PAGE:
The sordid history of hate crimes took an unusual twist last month. An alleged hate crime at Claremont McKenna College, which was the focus of widespread media attention, appears to have been committed by the ostensible "victim." But the act, or nonact, is not what's worthy of attention several weeks later, rather, it's the community's response.
Even before there was a full investigation of the facts, the administration at Claremont didn't equivocate or seek to evade or ignore the issues of racism and anti-Semitism. It encouraged discussions of tough and timely issues revolving around race and ethnicity. It canceled classes and convened a colloquium on the subject of hate and bigotry, despite the accusations and criticisms that rained down on it.
The reality today is that in many circles, there is an ethos that views allegations of racism/bigotry so seriously that extraordinary steps are taken, almost unquestioningly, in response to even the hint of hate.
Fortunately, there are fewer and fewer incidents to respond to. A recently released national report on anti-Semitic hate "incidents" found that the number in California declined by nearly 20 percent last year, from 223 in 2002 to 180 (with more than 60 percent of those incidents being "harassments," such as verbal threats and insults).
When serious incidents do arise, even outside the environment of the academy, where the responses can be molded and directed, communities have been more revealing of where society has come than the outrages themselves.
In Terre Haute, Ind., in the aftermath of what has been described as the worst anti-Semitic incident last year in the United States -- a Holocaust memorial museum was torched) -- the general community rallied behind the museum and raised $230,000 to help rebuild it.
Terre Haute is not an aberration. A just-released Gallup Poll on race relations found that a majority of Americans prefer to live in mixed neighborhoods. The poll didn't find that respondents "tolerated" or passively "accepted" integrated neighborhoods, but rather, they preferred them.
The poll also found that one of the oldest taboos in race relations is diminishing. An overwhelming majority of blacks, whites and Latinos would "not object to a child or grandchild marrying someone of a different race."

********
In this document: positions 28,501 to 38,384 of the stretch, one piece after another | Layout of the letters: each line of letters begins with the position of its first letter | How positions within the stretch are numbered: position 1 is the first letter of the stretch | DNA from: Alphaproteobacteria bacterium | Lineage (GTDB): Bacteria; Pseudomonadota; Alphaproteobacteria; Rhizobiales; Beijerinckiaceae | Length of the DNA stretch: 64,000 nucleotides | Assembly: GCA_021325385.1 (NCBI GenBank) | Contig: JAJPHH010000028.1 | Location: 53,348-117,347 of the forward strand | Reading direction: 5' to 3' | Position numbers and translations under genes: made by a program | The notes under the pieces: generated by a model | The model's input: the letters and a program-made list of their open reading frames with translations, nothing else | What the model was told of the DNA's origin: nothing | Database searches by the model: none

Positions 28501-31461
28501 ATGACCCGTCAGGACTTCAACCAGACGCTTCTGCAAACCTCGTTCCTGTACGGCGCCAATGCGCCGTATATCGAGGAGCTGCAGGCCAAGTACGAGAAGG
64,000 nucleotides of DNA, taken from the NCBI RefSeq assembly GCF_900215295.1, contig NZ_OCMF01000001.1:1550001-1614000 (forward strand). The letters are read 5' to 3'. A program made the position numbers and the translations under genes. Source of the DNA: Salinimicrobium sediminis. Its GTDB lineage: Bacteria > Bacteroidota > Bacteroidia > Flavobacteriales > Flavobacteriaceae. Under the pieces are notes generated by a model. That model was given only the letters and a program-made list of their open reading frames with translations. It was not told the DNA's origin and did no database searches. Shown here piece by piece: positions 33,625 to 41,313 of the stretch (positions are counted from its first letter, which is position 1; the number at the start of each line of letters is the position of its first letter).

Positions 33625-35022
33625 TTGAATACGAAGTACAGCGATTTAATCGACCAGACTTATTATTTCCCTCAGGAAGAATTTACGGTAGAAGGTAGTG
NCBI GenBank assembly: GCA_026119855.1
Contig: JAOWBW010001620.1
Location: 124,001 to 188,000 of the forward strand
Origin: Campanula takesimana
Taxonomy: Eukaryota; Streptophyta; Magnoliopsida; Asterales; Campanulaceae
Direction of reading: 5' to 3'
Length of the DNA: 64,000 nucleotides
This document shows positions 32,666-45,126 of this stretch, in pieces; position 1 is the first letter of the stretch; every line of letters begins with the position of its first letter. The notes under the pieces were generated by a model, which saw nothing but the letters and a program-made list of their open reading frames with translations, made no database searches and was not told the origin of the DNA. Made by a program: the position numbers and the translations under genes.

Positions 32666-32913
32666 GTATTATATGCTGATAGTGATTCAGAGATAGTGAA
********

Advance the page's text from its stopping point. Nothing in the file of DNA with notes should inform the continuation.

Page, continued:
Recently, a study of 500 adults who had graduated from mandatorily desegregated high schools in 1980 was released. The study concluded that for the vast majority of these graduates, nearly a quarter- century after they left high school, that encounter with diversity remained "one of the most meaningful experiences of their lives. The best -- and sometimes the only -- opportunity to meet and interact regularly with people of different backgrounds ... [many of those studied] have struggled to maintain some degree of diversity in their lives and say that in their hearts, they are open to such diversity when the opportunity presents itself."
The atmosphere of tolerance is even more apparent in Los Angeles, the most diverse of cities. A recently released Public Policy Institute of California Poll found that 80 percent of Angelenos are satisfied with the community in which they live, compared to 69 percent a decade ago, and 45 percent think we are on the right track, as compared to 24 percent in 1994.
Gallup and other polls of the past few weeks reveal equally encouraging news vis-a-vis attitudes toward gays and lesbians, among the primary victims of the most virulent hate crimes in recent years. The polls found that the level of sympathy for gays and lesbians had increased enormously since the mid-'80s -- the transformation described in each poll was characterized as "huge" and "enormous" -- hardly the usual language of poll analysts.
And yet, despite this news, few are the leaders who seek to tap into this reservoir of good intentions and build community through it.
Too many of our leaders focus instead on the acts of the aberrant sociopaths who commit hate crimes or espouse bigotry. Their misdeeds are virtually impossible to prevent, their sociopathy often deeply embedded. Invariably, their acts set the backdrop for how our leadership responds to minority communities, to the community generally as victims, rather than as full and equal partners to be called upon to make this mosaic of different peoples work.
The message from the grass-roots is manifestly a positive one. On May 2, more than 3,500 volunteers from all parts of Los Angeles participated in Big Sunday (see story page 25), working at 145 different sites across L.A., striving for a common goal to simply do good. Among the co-sponsors were Temple Israel of Hollywood, the Catholic Archdiocese of Los Angeles, St. James Episcopal Church, Omar Ibn Khattab Foundation, the Daughters of the American Revolution and more than 100 other schools, synagogues and churches.
In "The King and I," Anna sings about the reality of teaching, "That if you become a teacher, by your students you'll be taught."
Similarly for the leaders of L.A., they ought to take a page from the thousands of Angelenos who want to engage in the city and give back to a place they think is "on the right track."
Perhaps they will sing, "If you become a leader, by your constituents you'll be led."
David A. Lehrer and Joe R. Hicks are the president and vice president, respectively, of Community Advocates, a human relations organization in Los Angeles chaired by former Mayor Richard Riordan.